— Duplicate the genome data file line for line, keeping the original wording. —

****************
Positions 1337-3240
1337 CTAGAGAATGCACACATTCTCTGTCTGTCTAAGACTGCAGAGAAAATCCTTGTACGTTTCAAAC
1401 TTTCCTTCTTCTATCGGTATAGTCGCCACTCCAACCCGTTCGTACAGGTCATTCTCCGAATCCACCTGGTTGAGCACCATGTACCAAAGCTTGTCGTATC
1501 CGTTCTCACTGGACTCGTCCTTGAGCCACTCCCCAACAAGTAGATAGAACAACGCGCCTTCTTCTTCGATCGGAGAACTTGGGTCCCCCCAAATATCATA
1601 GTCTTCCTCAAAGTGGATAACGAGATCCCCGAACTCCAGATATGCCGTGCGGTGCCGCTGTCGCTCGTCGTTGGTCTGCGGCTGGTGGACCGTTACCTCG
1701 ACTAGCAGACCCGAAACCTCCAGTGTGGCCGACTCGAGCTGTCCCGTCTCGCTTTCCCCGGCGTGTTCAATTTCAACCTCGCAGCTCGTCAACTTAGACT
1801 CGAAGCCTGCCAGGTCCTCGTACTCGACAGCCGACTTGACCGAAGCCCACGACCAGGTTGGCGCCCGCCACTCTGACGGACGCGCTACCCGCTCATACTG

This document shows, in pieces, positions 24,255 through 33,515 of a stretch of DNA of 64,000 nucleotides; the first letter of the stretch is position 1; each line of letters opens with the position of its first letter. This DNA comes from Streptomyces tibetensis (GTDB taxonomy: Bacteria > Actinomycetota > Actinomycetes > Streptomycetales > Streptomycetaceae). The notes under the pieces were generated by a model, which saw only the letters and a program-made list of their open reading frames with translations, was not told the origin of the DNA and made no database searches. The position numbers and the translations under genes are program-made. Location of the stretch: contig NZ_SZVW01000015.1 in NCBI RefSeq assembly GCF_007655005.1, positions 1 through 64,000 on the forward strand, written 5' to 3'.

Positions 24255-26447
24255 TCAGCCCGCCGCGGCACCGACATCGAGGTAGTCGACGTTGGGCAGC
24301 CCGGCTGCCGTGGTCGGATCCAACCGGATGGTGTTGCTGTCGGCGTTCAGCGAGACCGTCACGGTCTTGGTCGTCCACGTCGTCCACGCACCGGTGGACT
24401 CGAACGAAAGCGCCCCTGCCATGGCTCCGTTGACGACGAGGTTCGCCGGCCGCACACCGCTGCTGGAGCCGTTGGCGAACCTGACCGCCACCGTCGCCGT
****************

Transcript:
Positions 1337-3240
1337 CTAGAGAATGCACACATTCTCTGTCTGTCTAAGACTGCAGAGAAAATCCTTGTACGTTTCAAAC
1401 TTTCCTTCTTCTATCGGTATAGTCGCCACTCCAACCCGTTCGTACAGGTCATTCTCCGAATCCACCTGGTTGAGCACCATGTACCAAAGCTTGTCGTATC
1501 CGTTCTCACTGGACTCGTCCTTGAGCCACTCCCCAACAAGTAGATAGAACAACGCGCCTTCTTCTTCGATCGGAGAACTTGGGTCCCCCCAAATATCATA
1601 GTCTTCCTCAAAGTGGATAACGAGATCCCCGAACTCCAGATATGCCGTGCGGTGCCGCTGTCGCTCGTCGTTGGTCTGCGGCTGGTGGACCGTTACCTCG
1701 ACTAGCAGACCCGAAACCTCCAGTGTGGCCGACTCGAGCTGTCCCGTCTCGCTTTCCCCGGCGTGTTCAATTTCAACCTCGCAGCTCGTCAACTTAGACT
1801 CGAAGCCTGCCAGGTCCTCGTACTCGACAGCCGACTTGACCGAAGCCCACGACCAGGTTGGCGCCCGCCACTCTGACGGACGCGCTACCCGCTCATACTG

This document shows, in pieces, positions 24,255 through 33,515 of a stretch of DNA of 64,000 nucleotides; the first letter of the stretch is position 1; each line of letters opens with the position of its first letter. This DNA comes from Streptomyces tibetensis (GTDB taxonomy: Bacteria > Actinomycetota > Actinomycetes > Streptomycetales > Streptomycetaceae). The notes under the pieces were generated by a model, which saw only the letters and a program-made list of their open reading frames with translations, was not told the origin of the DNA and made no database searches. The position numbers and the translations under genes are program-made. Location of the stretch: contig NZ_SZVW01000015.1 in NCBI RefSeq assembly GCF_007655005.1, positions 1 through 64,000 on the forward strand, written 5' to 3'.

Positions 24255-26447
24255 TCAGCCCGCCGCGGCACCGACATCGAGGTAGTCGACGTTGGGCAGC
24301 CCGGCTGCCGTGGTCGGATCCAACCGGATGGTGTTGCTGTCGGCGTTCAGCGAGACCGTCACGGTCTTGGTCGTCCACGTCGTCCACGCACCGGTGGACT
24401 CGAACGAAAGCGCCCCTGCCATGGCTCCGTTGACGACGAGGTTCGCCGGCCGCACACCGCTGCTGGAGCCGTTGGCGAACCTGACCGCCACCGTCGCCGT